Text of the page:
The most common way in which a country votes is through a paper based system, but is it not time to bring voting into the 21st century of modern technology? Digital voting is the use of electronic devices, such as voting machines or an internet browser, to cast votes. These are sometimes referred to as e-voting when voting using a machine in a polling station, and i-voting when using a web browser.
Security of digital voting is always the biggest concern when considering to implement a digital voting system. With such monumental decisions at stake, there can be no doubt about the system’s ability to secure data and defend against potential attacks. One way the security issues can be potentially solved is through the technology of blockchains.
Current Advancements in Voting Technology
A number of digital voting systems are currently in use in countries around the world. Estonia has had electronic voting since 2005 and in 2007 was the first country in the world to allow online voting. In the 2015 parliamentary election 30.5% of all votes were made though the nation’s i-voting system. The bases of this system is the national ID card that all Estonian citizens are given. These cards contain encrypted files that identify the owner and allows the owner to carry out a number of online and electronic activities including online banking services, digitally signing documents, access their information on government databases and i-voting.
In order to vote, the voter must enter their card into a card reader and then access the voting website on the connected computer. They then enter their PIN number and a check is made to see if they are eligible to vote. Once confirmed, they are able to cast/change their vote up until four days before election day. The voter may also use a mobile phone to identify themselves for i-voting if they do not have a card reader for their computer. However, this process requires a specialised SIM card for the phone.
When a voter submits their vote, the vote is passed though the publicly accessible vote forwarding server to the vote storage sever where it is encrypted and stored until the online voting period is over. Then the vote has all identifying information cleaned from it and is transferred by DVD to a vote counting server which is disconnected from all networks. This 7 server decrypts and counts the votes and then outputs the results. Each stage of this process is logged and audited.
During the 2013 Local Election, researchers observed and studied the i-voting process and highlighted a number of potential security risks with the system. One such risk is the possibility of malware on the client side machine that monitors the user placing their vote and then later changing their vote to a different candidate.
Another possible risk is for an attacker to directly infect the servers though malware being placed on the DVDs used to set up the servers and transfer the votes. However, this report has also come under criticism from the Estonian Information Systems Authority.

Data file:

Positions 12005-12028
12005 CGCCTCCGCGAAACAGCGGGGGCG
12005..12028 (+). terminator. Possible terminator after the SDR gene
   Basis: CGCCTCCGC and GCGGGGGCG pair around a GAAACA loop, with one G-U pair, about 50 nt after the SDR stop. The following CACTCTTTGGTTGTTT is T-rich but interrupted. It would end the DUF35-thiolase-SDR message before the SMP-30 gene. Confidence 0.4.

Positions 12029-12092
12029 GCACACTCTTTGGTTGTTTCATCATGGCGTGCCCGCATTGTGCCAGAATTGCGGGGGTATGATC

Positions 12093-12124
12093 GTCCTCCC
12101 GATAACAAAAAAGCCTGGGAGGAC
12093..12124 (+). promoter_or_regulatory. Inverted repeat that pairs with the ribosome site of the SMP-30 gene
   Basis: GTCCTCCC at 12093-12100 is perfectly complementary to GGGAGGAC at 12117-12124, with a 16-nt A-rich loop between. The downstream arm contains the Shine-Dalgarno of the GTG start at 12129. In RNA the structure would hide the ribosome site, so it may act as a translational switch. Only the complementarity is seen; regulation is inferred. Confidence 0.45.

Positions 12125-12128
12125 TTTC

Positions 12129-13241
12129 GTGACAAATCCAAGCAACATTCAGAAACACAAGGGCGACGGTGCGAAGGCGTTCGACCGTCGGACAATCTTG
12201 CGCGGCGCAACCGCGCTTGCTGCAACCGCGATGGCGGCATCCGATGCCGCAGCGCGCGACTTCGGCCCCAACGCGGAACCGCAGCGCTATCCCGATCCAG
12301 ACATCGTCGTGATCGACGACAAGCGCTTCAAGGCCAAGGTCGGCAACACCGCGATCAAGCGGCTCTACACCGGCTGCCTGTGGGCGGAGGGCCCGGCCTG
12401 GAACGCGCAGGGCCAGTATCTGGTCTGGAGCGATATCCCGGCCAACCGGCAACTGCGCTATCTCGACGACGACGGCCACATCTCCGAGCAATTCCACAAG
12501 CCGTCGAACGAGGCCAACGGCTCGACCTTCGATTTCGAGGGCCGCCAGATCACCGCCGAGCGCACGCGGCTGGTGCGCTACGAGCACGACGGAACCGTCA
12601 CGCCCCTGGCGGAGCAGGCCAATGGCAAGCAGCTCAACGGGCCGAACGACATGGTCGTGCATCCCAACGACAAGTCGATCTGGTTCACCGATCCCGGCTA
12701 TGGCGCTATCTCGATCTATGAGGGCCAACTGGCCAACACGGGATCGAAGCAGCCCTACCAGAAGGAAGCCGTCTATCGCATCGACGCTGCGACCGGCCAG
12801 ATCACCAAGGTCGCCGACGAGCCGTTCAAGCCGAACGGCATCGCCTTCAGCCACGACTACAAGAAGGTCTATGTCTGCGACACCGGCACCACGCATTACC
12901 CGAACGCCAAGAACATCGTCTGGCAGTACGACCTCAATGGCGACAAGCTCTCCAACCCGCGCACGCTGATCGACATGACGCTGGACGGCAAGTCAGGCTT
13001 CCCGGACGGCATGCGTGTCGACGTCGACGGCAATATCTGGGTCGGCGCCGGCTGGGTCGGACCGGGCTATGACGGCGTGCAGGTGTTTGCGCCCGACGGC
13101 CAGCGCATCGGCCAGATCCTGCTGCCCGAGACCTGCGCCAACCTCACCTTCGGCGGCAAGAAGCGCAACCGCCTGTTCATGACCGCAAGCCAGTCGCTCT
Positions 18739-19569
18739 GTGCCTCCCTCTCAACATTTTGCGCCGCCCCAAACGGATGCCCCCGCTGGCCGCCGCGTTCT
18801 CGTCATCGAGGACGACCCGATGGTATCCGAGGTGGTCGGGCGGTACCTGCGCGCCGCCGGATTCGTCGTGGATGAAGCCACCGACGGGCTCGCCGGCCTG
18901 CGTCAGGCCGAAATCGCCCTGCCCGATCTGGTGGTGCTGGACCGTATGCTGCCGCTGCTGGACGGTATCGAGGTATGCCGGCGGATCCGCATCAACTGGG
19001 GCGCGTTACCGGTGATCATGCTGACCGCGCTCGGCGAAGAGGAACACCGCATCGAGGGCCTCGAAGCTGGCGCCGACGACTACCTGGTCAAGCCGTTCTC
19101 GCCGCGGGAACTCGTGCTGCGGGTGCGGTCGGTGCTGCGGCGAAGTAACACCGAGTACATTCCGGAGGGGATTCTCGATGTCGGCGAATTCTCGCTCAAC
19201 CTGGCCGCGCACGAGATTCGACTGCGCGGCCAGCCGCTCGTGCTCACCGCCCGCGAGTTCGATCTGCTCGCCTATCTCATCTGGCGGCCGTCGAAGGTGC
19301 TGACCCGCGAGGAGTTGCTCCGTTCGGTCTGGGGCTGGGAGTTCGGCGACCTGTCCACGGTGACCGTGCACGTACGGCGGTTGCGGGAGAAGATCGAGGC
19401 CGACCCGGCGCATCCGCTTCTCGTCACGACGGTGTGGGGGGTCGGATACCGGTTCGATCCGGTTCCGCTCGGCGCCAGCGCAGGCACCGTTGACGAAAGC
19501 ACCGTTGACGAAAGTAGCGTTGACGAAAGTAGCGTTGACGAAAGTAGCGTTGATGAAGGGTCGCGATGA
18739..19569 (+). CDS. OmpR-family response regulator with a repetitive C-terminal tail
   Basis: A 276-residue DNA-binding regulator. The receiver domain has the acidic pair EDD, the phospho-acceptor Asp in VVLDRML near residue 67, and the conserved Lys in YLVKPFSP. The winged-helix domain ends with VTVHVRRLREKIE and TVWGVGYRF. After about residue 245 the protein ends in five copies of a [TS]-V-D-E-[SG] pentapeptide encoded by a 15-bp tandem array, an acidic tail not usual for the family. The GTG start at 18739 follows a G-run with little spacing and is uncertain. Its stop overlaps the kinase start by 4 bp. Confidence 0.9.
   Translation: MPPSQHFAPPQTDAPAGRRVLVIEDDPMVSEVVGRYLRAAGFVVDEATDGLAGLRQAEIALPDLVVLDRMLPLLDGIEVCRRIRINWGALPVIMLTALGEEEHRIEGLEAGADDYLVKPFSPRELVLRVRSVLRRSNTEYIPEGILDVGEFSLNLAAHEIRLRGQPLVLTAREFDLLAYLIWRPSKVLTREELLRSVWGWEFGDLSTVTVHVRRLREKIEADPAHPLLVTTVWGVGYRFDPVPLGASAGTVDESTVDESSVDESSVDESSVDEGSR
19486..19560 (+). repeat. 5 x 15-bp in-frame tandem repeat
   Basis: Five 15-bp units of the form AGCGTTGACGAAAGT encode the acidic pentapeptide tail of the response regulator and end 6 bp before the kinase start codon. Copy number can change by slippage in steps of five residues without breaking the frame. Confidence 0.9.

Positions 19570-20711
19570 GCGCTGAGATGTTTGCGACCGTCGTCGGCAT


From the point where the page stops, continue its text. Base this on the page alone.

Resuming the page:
Designing a Blockchain Voting Mechanism
The first aspect is the registration process, verifying a voter is essential in establishing security within the system. Making sure that someone’s identity isn’t being misused for fraudulent purposes is important, especially when voting is considered, where every vote matters. To allow users to register to vote our proposed service utilizes both postal based forms as well as web forms requiring the same information to ensure we cater for those without a direct internet connection. This information includes their national identity number (an example would be an australian citizen’s national insurance number), postal address, optional email address and a password. All of this information then forms a transaction for the user agreeing with the government that they are asking to vote; this transaction is then created on the voter blockchain which is distinctly different from the vote blockchain.
Once someone has registered an automated government miner analyses the transaction and if they haven’t been awarded or denied a vote the miner will make the decision as to whether to verify the user or not. If the user is verified, they will be sent a ballot card with their information on it to both their home address and email address if provided. They will also be sent a randomly generated password to use on the polling stations. Once this correspondence has been sent, the miner will create a transaction giving the user a vote from an infinite government pool of votes on the voter blockchain.
During this process, a voter blockchain is used to keep a record of both transactions taking place at each stage of this process for each voter:
- Firstly, a transaction is created when a user ‘registers’.
- The next transaction is created when a government miner authorizes that user’s right to vote.
After the correspondence is received by the user they can then await voting to open to use their credentials to vote. It is important to note that this voter blockchain will never contain details of the vote cast by the user.